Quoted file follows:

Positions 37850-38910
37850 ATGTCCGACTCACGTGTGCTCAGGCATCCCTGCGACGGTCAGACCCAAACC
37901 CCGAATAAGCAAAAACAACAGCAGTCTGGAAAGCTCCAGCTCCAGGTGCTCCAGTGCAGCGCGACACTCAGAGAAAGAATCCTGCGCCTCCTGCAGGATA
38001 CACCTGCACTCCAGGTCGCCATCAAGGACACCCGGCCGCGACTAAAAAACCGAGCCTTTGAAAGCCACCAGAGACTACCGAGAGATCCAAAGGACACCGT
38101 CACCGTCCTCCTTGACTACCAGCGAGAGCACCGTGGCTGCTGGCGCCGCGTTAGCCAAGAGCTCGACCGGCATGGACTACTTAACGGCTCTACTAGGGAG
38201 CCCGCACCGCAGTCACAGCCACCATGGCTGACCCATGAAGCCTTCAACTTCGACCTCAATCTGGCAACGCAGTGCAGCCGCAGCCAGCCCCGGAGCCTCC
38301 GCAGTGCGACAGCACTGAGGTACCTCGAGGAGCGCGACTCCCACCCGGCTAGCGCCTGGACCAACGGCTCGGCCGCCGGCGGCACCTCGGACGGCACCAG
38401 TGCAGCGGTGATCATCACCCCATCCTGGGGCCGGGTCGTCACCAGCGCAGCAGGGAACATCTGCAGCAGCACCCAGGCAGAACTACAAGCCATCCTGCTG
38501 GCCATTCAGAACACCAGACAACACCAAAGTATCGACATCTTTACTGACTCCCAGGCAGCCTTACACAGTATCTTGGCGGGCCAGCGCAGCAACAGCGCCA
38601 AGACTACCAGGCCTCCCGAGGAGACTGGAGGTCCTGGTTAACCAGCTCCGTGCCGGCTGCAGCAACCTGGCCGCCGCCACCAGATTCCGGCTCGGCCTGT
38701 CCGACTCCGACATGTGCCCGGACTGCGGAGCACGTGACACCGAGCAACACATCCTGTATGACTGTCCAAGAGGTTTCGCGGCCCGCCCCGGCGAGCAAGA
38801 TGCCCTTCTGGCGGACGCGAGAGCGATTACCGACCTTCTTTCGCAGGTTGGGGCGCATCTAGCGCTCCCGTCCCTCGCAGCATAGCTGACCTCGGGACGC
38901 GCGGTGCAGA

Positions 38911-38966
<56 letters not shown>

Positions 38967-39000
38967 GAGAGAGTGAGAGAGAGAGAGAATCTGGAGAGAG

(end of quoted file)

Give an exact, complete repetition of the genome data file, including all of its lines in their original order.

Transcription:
Positions 37850-38910
37850 ATGTCCGACTCACGTGTGCTCAGGCATCCCTGCGACGGTCAGACCCAAACC
37901 CCGAATAAGCAAAAACAACAGCAGTCTGGAAAGCTCCAGCTCCAGGTGCTCCAGTGCAGCGCGACACTCAGAGAAAGAATCCTGCGCCTCCTGCAGGATA
38001 CACCTGCACTCCAGGTCGCCATCAAGGACACCCGGCCGCGACTAAAAAACCGAGCCTTTGAAAGCCACCAGAGACTACCGAGAGATCCAAAGGACACCGT
38101 CACCGTCCTCCTTGACTACCAGCGAGAGCACCGTGGCTGCTGGCGCCGCGTTAGCCAAGAGCTCGACCGGCATGGACTACTTAACGGCTCTACTAGGGAG
38201 CCCGCACCGCAGTCACAGCCACCATGGCTGACCCATGAAGCCTTCAACTTCGACCTCAATCTGGCAACGCAGTGCAGCCGCAGCCAGCCCCGGAGCCTCC
38301 GCAGTGCGACAGCACTGAGGTACCTCGAGGAGCGCGACTCCCACCCGGCTAGCGCCTGGACCAACGGCTCGGCCGCCGGCGGCACCTCGGACGGCACCAG
38401 TGCAGCGGTGATCATCACCCCATCCTGGGGCCGGGTCGTCACCAGCGCAGCAGGGAACATCTGCAGCAGCACCCAGGCAGAACTACAAGCCATCCTGCTG
38501 GCCATTCAGAACACCAGACAACACCAAAGTATCGACATCTTTACTGACTCCCAGGCAGCCTTACACAGTATCTTGGCGGGCCAGCGCAGCAACAGCGCCA
38601 AGACTACCAGGCCTCCCGAGGAGACTGGAGGTCCTGGTTAACCAGCTCCGTGCCGGCTGCAGCAACCTGGCCGCCGCCACCAGATTCCGGCTCGGCCTGT
38701 CCGACTCCGACATGTGCCCGGACTGCGGAGCACGTGACACCGAGCAACACATCCTGTATGACTGTCCAAGAGGTTTCGCGGCCCGCCCCGGCGAGCAAGA
38801 TGCCCTTCTGGCGGACGCGAGAGCGATTACCGACCTTCTTTCGCAGGTTGGGGCGCATCTAGCGCTCCCGTCCCTCGCAGCATAGCTGACCTCGGGACGC
38901 GCGGTGCAGA

Positions 38911-38966
<56 letters not shown>

Positions 38967-39000
38967 GAGAGAGTGAGAGAGAGAGAGAATCTGGAGAGAG